In the diary, ISC provided a link to the version of the patch it has examined, including a version designed for unattended installation on corporate systems.

While ISC recognizes that corporate users will find it unacceptable to install an unofficial patch, "Acceptable or not, folks, you have to trust someone in this situation," Liston wrote.

Microsoft representatives could not immediately be reached for comment on this morning.

Guilfanov published his patch on his Web site on Saturday. His introduction to it can be found at http://www.hexblog.com/2005/12/wmf_vuln.html.

F-Secure's Hypponen highlighted Guilfanov's patch in the F-Secure company's blog on Saturday night, and then yesterday echoed the ISC's advice to install the patch.

Not all computers are vulnerable to the WMF threat: those running non-Windows operating systems are not affected.

According to Ken Dunham, director of the rapid response team at iDefense Inc., Windows machines running Windows Data Execution Prevention (DEP) software are at least safe from the WMF attacks seen so far. However, Microsoft said that software DEP offered no protection from the threat, although hardware DEP may help.
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Old 01-03-06, 02:08 PM
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“The potential [security threat] is huge,” said Mikko Hyppönen, chief research officer at F-Secure, an antivirus company. “It’s probably bigger than for any other vulnerability we’ve seen. Any version of Windows is vulnerable right now.”


This is huge. We will be dealing with this one for months. Even worse, MS does not plan to issue a patch for ME or 98. I expect that public pressure will force them to re-think that stance.

I'm surprised there are only 4 posts in this 2 day old thread. I hope that more publicity will alert people about the problem.
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Old 01-03-06, 06:45 PM
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All I can say is once again, I'm glad I have Macs and my place of work is 95% Macs.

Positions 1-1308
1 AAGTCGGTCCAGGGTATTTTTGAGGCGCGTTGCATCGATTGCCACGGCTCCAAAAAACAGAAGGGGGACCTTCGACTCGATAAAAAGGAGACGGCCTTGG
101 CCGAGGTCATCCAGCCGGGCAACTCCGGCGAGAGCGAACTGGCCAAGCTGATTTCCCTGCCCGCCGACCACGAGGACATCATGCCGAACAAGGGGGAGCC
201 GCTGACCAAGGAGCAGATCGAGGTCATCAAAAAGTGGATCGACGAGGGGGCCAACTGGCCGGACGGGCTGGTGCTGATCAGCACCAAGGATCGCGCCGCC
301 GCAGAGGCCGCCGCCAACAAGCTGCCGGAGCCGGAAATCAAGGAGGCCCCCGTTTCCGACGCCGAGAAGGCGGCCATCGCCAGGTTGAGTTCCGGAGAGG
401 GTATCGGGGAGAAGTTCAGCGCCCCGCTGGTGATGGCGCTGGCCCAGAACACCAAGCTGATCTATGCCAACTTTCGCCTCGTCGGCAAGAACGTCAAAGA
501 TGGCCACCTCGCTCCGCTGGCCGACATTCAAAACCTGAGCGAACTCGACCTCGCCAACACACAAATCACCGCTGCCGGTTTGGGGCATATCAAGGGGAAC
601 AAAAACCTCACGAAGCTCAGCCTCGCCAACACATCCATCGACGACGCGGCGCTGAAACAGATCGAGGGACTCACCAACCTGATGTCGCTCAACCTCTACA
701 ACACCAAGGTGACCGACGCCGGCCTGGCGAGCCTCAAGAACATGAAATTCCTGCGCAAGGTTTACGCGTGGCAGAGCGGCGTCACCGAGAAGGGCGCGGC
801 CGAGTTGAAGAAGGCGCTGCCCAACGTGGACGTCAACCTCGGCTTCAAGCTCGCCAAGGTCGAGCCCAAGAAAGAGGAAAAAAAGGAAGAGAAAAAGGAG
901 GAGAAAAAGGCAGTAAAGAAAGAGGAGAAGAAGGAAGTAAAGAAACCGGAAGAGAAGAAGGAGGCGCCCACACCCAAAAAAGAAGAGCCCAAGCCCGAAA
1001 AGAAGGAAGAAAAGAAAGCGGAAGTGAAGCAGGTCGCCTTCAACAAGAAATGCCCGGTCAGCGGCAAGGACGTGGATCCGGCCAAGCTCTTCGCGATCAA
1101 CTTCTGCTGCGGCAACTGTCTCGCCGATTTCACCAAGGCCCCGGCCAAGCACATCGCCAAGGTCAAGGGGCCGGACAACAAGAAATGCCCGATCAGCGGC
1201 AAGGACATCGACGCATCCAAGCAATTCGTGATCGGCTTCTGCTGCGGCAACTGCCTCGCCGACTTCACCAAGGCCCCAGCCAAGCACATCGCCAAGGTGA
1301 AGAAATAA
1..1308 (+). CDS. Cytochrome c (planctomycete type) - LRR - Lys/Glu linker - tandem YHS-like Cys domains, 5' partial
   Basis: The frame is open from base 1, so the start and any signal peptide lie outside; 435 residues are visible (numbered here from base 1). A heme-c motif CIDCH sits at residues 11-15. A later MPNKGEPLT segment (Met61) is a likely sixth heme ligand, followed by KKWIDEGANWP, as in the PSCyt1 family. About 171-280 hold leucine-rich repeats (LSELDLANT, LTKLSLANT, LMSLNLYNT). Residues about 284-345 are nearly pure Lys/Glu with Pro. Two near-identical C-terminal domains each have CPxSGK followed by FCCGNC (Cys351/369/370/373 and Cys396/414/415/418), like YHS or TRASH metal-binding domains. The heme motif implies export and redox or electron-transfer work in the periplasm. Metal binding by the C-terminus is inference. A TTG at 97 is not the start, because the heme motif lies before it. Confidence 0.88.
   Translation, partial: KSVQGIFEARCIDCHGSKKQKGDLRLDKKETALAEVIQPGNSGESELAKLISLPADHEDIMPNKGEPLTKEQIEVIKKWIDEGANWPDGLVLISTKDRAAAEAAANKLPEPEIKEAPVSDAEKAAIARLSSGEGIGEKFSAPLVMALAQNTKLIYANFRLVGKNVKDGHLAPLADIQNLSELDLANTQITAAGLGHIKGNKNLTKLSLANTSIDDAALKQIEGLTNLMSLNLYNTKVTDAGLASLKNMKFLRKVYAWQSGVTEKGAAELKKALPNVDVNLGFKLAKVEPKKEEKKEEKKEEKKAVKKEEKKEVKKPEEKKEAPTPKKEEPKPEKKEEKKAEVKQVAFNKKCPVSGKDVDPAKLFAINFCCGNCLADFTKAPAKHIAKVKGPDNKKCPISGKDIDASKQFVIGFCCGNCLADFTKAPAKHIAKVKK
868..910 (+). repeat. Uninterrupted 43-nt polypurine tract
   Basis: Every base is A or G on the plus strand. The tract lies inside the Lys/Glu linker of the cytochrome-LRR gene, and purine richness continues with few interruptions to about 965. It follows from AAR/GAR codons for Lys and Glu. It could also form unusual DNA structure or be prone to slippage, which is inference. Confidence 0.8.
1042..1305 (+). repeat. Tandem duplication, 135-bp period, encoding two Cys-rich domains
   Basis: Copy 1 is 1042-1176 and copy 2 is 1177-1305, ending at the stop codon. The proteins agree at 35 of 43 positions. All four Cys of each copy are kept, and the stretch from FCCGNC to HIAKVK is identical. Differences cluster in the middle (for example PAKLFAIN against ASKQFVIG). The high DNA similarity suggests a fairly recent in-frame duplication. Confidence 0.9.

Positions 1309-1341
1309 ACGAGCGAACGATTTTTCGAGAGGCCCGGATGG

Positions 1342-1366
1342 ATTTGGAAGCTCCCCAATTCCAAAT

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Old 01-03-06, 06:56 PM
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"Although the issue is serious and malicious attacks are being attempted, Microsoft's intelligence sources indicate that the scope of the attacks are not widespread."

"Customers who follow safe browsing best practices are not likely to be compromised by any exploitation of the WMF vulnerability. Users should take care not to visit unfamiliar or un-trusted Web sites that could potentially host the malicious code."


- Microsoft Security Advisory (912840)

Frickin idiots!
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Old 01-03-06, 06:59 PM
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http://isc.sans.org/

This page changes everyday but today and the last couple days is all about this exploit, Pistol Pete is right This is huge, it won't be patched till Jan 10th.

"And remember, if something bad does happen to you during the next seven days, Billy Wonka and his Magic Metafiles aren't to blame. You are!"
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Old 01-03-06, 08:54 PM
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Actually, I have read if you constantly update AVG Anti-Virus 7.1 you will be able to avoid the problem, as AVG will stop the attack in its tracks.
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Old 01-03-06, 08:59 PM
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I have AVG and have it automatically install updates. Much better than Norton which is just a hog of a program.
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Old 01-05-06, 01:41 PM
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Better late than never I suppose..

http://www.cnn.com/2006/TECH/interne...eut/index.html

Here is an *unofficial* Hotfix.
http://handlers.sans.org/tliston/WMFHotfix-1.4.msi